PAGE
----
Sunday, September 22, 2019

Planes in formation, Fleet Cornells

Larry Milberry, Aviation in Canada, McGraw-Hill Ryerson, 1979
Not sure of the "Denmark" name on the cowl, these are planes of the Norwegian Air Force, who operated training bases in Toronto and Muskoka during WW2.
 Pictured are 7 of the 1642 Cornells built by Fleet during WW2.

Cotal transmission

 Featuring a cute little gearshift mechanism, the French-designed Cotal transmission consisted of a epicyclic gear system activated by electromagnetic clutches. Maybe it could be better described as a semi-automatic system, as there was still a foot operated clutch. 
 During the 1930s, they were offered as an expensive option for expensive cars, Delage, Delahaye, Salmson, Bugatti among them.  As far as I can tell, North American manufacturers never used the system. A big part of the attraction must have been the avoiding of dealing with the non synchro gear change.  
Post-war, they could be had on some Peugeot, (French) Ford SFA, and Citro├źn Traction models but they were also used on trucks, buses and even railcars.
More here, Youtube



thanks, JP!


Sidecar Sunday

Isn't this fun?

Saturday, September 21, 2019

Bad eighties graphic design (Suzuki)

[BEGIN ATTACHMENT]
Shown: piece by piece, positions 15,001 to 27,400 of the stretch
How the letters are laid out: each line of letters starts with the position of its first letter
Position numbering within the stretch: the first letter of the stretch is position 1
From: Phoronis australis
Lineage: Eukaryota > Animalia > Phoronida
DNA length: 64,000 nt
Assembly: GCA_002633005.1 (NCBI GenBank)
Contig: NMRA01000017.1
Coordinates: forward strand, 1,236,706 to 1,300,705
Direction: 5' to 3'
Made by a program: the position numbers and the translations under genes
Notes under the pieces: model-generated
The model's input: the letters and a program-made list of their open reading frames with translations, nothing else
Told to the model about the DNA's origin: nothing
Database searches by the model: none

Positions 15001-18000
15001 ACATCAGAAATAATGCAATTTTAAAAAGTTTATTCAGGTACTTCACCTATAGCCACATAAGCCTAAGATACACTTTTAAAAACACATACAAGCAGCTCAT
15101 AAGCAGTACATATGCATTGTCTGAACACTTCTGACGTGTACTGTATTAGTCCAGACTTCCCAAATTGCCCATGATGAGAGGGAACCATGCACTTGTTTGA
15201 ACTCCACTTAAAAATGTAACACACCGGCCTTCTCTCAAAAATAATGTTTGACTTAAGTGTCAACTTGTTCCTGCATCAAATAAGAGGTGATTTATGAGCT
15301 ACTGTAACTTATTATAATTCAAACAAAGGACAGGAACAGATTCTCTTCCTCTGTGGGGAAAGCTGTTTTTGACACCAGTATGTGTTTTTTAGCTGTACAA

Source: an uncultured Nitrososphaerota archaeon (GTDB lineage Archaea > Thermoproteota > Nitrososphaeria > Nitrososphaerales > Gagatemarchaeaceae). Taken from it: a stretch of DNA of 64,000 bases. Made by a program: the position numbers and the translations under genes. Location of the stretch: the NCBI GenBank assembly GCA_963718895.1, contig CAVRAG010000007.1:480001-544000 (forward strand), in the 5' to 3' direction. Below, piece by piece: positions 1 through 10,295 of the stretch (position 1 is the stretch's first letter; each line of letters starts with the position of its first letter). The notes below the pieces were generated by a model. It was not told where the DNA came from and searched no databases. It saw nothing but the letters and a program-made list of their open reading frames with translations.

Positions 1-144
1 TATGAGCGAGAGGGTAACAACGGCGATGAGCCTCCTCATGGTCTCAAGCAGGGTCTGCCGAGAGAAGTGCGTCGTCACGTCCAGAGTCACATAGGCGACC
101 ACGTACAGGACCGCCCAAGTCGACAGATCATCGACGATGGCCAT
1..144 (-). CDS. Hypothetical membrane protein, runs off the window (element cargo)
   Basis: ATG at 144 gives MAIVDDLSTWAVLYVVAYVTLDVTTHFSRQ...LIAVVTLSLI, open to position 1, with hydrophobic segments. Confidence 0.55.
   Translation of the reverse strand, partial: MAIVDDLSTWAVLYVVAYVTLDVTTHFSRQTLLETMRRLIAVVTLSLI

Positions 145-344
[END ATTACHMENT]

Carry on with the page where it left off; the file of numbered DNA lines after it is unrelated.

I like the cutaway of the Rg500 engine but the fact that the manual is for (highly stylized and almost unreadable) 4 and 2 stroke engines is not immediately apparent. Perhaps the original design had the text in a different colour?

Two thousand locomotives

Donald McQueen and William Thomson; Constructed in Kingston, Canadian Railroad Historical Association Kingston Div. 1999
The Canadian Locomotive Company of Kingston, Ontario paused briefly on July 28, 1942 to celebrate the completion of its 2000th locomotive. Looks like it was this Pacific destined for Canadian Pacific, temporarily decorated for the occasion. 

Friday, September 20, 2019

Honda CB750 Custom

 There's been an awful lot of work done on this one. Note the magneto and also the Tonka logo on the engine.



Edsel, front view


Sidecar Sunday


Wrench by Penens Corp.




Here's another obscure name in wrench manufacturing.
 Penens Corporation of Cleveland was acquired by Proto Tools in 1942, and postwar the word Chicago was added to the tools. The Penens name continued to be used and in the 1950s produced wrenches under the Fleet Quality brand, ratchets and sockets under the Socketeer brand. 
Before the acquisition there appears to to be little information online available on the company or their tools.

It's the end of the world as we know it....

The tragedy of drug use are revealed in this 1968 movie...